Royce said:
This proves that my friend exists and has existed long before I ever knew him as he gave me verifiable information that I never before knew.
It proves nothing of the sort. The entire thing could be an illusion created for "your" benefit.

Royce said:
Could this be an induced illusion by some Cartesian Demon, God or Matrix?
Yes, but that still entails something or someone existing outside of my mind thus ruling out Sceptical Solipsism.
Not if you are the demon, creating illusions for yourself, with nothing else in existence but you and your illusions. There is simply no way that you can rule such a thing out with certainty.

Best Regards
 
  • #36
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moving finger said:
Does your mind actually experience things - or do you just think that you are in possession of a mind that is experiencing things? How could you tell?
Whatever it is that experiences things and/or thinks is what I call my mind, myself or I. Regardless it I actually experience things or think that I experience things. I think; therefore, I am, or I experience things such as I experience me thinking that I experience things; therefore, I am.

I can tell the difference between thinking and experiencing. Thinking is active. Experiencing is passive.

It proves nothing of the sort. The entire thing could be an illusion created for "your" benefit.
Assuming that it is not an illusion (which we both address below) but if nothing else a mind experiment, it certainly does prove that they exist as I received and experienced something that could not have possibly come from within my own mind. Verifiable information or knowledge that comes from out side is proof that there is more to reality than being only in my mind. It proves that something real is outside of my mind and that I can learn it and experience it.

Not if you are the demon, creating illusions for yourself, with nothing else in existence but you and your illusions. There is simply no way that you can rule such a thing out with certainty.

Best Regards
While I often daydream and create illusions for myself, I always know that it is just a dream, an illusion and not real and I also know that I am creating them. Granted, I could be asleep and dreaming all of this and not aware that I am asleep and dreaming, but even if that were the case, I would have to still exist or at least my mind would. I or just my mind has to exist somewhere, in something, a body, a vat or a matrix necessitating that something real exists outside of my mind, something or somewhere in which my mind to exists.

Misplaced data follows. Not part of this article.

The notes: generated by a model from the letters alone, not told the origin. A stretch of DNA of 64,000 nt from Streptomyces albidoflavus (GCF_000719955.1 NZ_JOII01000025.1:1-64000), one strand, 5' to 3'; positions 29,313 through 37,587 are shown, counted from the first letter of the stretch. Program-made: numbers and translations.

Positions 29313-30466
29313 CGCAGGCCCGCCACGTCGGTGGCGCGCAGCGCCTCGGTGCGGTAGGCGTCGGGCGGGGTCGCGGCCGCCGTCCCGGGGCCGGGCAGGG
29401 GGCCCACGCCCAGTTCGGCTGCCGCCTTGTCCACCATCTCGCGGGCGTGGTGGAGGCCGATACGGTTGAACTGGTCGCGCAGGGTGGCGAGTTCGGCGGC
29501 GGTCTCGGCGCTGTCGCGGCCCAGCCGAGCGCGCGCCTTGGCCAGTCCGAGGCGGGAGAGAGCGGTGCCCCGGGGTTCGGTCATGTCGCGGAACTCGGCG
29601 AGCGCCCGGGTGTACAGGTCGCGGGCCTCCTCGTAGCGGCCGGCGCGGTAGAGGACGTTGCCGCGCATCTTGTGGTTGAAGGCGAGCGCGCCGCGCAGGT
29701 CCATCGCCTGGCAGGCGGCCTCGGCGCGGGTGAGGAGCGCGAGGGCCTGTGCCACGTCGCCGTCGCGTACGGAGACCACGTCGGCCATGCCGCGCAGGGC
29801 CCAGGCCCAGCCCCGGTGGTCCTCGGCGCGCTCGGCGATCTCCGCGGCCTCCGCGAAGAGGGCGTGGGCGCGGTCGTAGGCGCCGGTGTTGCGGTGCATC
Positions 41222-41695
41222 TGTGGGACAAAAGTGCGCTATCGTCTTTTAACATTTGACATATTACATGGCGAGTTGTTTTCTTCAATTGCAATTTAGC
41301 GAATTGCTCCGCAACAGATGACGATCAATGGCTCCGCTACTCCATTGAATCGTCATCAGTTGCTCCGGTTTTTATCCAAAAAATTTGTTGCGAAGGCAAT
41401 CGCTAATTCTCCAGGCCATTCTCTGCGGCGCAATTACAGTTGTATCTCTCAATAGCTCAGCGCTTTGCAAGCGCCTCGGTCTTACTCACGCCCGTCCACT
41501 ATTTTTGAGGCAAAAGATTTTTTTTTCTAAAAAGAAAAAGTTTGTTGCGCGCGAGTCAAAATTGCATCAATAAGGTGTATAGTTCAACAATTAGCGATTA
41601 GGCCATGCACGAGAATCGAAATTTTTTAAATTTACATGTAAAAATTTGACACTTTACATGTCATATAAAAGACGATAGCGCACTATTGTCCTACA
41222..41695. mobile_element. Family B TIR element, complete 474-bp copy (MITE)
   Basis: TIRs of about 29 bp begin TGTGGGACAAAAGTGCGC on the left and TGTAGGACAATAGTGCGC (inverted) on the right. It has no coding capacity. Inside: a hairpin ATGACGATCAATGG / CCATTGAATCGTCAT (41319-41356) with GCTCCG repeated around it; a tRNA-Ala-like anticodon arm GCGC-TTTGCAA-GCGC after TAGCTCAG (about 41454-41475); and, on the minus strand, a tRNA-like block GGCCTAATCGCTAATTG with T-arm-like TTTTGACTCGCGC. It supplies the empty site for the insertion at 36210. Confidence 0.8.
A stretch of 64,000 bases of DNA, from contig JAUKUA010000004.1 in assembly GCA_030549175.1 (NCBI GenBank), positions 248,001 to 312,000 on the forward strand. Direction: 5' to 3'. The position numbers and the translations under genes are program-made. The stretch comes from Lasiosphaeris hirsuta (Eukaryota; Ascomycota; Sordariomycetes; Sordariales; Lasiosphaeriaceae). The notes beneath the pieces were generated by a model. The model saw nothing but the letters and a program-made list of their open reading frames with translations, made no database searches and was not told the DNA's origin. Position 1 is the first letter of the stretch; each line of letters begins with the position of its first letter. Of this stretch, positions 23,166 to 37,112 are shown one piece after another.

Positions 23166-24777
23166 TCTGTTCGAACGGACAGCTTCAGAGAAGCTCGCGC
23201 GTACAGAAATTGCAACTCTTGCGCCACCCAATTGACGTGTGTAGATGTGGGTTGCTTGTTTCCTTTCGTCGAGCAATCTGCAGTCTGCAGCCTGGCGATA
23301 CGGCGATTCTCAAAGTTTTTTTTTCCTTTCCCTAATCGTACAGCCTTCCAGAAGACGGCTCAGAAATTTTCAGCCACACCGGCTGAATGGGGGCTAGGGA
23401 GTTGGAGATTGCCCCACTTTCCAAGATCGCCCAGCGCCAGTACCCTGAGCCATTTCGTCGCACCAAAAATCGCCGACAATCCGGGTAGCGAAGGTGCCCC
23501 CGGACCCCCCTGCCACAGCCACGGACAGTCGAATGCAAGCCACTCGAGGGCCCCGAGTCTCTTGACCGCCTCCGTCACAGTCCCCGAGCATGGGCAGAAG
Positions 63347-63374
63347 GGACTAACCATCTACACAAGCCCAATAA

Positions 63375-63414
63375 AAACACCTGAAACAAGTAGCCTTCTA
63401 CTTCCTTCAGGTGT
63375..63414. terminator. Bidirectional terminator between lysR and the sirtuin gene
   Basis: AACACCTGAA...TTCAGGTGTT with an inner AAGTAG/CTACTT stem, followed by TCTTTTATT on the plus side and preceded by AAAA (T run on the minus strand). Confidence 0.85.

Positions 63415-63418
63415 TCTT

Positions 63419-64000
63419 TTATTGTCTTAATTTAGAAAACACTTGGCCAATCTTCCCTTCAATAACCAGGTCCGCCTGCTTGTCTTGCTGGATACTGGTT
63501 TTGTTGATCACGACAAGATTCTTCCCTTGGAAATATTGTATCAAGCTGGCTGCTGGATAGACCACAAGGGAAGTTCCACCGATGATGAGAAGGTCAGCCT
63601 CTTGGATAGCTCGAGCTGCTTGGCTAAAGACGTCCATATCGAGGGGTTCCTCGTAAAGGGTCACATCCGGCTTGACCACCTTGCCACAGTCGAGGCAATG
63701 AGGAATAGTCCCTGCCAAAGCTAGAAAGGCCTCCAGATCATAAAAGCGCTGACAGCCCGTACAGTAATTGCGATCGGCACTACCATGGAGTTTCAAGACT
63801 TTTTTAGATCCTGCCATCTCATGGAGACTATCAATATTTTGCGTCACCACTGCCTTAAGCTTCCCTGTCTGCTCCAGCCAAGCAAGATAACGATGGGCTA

• #37
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Royce said:
Whatever it is that experiences things and/or thinks is what I call my mind, myself or I. Regardless it I actually experience things or think that I experience things. I think; therefore, I am, or I experience things such as I experience me thinking that I experience things; therefore, I am.
Thus we have "there is something which exists", and as a result of this something existing there arises a concept of "I" as well as a concept of "I think that I experience things", and you call this thinking your mind. Fair enough.

Royce said:
I can tell the difference between thinking and experiencing. Thinking is active. Experiencing is passive.
Neither shows that there is any reality outside of your thought that you experience.

Royce said:
Assuming that it is not an illusion (which we both address below) but if nothing else a mind experiment, it certainly does prove that they exist as I received and experienced something that could not have possibly come from within my own mind.
I disagree. What is your mind? How do you know that what you call your mind does not produce these things?

Royce said:
Verifiable information or knowledge that comes from out side is proof that there is more to reality than being only in my mind.
How do you know that it comes from outside? Outside of what?

Royce said:
While I often daydream and create illusions for myself, I always know that it is just a dream, an illusion and not real and I also know that I am creating them.
How do you know that you always know when you are daydreaming? How can you be certain that you are always able to distinguish reality from illusion?

Royce said:
I or just my mind has to exist somewhere, in something, a body, a vat or a matrix necessitating that something real exists outside of my mind, something or somewhere in which my mind to exists.
I don't see why this is necessarily the case. Does the universe (which you assume exists external to yourself) exist "somewhere", "in something else"? If your experience is all there is, if your experience is the universe, then why need there be anything external to it, in which it exists?